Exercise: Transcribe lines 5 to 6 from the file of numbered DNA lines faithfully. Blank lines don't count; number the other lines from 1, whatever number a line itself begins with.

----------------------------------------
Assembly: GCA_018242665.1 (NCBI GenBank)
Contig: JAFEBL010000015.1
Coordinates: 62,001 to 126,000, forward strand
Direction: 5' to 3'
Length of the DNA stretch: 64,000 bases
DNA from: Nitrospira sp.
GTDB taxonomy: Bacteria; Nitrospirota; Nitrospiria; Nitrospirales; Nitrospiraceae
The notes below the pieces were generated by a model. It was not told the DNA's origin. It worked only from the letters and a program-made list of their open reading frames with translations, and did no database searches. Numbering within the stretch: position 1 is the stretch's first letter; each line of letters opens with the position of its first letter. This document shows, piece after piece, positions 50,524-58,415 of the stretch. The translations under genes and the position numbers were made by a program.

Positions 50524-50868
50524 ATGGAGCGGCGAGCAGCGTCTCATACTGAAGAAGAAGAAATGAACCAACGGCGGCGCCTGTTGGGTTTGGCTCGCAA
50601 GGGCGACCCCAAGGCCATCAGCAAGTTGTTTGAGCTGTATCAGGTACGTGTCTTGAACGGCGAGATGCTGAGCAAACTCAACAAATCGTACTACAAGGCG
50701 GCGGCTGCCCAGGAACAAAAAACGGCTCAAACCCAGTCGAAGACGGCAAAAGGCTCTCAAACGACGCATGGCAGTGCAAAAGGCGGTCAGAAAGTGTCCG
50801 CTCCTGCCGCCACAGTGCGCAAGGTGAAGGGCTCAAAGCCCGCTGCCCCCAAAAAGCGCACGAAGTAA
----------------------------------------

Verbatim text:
Length of the DNA stretch: 64,000 bases
DNA from: Nitrospira sp.